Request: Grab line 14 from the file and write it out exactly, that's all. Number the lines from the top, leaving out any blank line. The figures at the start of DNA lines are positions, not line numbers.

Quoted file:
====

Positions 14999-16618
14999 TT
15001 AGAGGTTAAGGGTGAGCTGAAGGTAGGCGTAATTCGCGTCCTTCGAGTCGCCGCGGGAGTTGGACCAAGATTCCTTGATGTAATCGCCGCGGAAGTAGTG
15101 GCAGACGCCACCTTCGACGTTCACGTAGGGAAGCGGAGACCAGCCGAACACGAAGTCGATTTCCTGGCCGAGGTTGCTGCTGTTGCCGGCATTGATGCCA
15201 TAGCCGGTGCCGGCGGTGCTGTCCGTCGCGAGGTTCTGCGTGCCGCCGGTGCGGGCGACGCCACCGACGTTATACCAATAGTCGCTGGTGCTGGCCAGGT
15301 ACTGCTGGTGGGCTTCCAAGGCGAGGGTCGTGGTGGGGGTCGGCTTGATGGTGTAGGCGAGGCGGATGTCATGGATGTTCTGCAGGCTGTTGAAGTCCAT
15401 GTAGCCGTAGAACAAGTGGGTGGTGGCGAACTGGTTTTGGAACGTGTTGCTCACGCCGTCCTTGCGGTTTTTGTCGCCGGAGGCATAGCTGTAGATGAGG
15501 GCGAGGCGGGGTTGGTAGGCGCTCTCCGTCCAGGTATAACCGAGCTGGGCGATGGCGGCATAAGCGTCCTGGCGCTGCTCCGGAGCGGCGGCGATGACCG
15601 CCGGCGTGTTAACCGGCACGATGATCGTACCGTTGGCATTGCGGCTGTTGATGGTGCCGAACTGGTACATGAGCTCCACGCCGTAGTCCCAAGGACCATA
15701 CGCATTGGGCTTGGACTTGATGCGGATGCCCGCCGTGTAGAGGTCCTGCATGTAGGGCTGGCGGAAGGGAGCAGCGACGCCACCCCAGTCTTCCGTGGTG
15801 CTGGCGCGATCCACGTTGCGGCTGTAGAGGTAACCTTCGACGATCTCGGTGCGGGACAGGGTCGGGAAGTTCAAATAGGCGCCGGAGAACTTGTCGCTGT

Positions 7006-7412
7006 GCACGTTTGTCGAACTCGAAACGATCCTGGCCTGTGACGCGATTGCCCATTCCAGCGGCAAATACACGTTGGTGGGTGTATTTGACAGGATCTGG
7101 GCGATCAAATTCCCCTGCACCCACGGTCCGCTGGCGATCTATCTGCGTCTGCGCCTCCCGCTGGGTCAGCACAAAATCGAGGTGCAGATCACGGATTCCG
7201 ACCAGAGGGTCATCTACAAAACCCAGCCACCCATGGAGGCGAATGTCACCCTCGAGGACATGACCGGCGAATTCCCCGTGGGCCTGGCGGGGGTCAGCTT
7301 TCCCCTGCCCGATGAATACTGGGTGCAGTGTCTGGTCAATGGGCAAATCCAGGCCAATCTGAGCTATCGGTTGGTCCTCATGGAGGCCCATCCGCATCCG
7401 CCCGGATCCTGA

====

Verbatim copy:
7101 GCGATCAAATTCCCCTGCACCCACGGTCCGCTGGCGATCTATCTGCGTCTGCGCCTCCCGCTGGGTCAGCACAAAATCGAGGTGCAGATCACGGATTCCG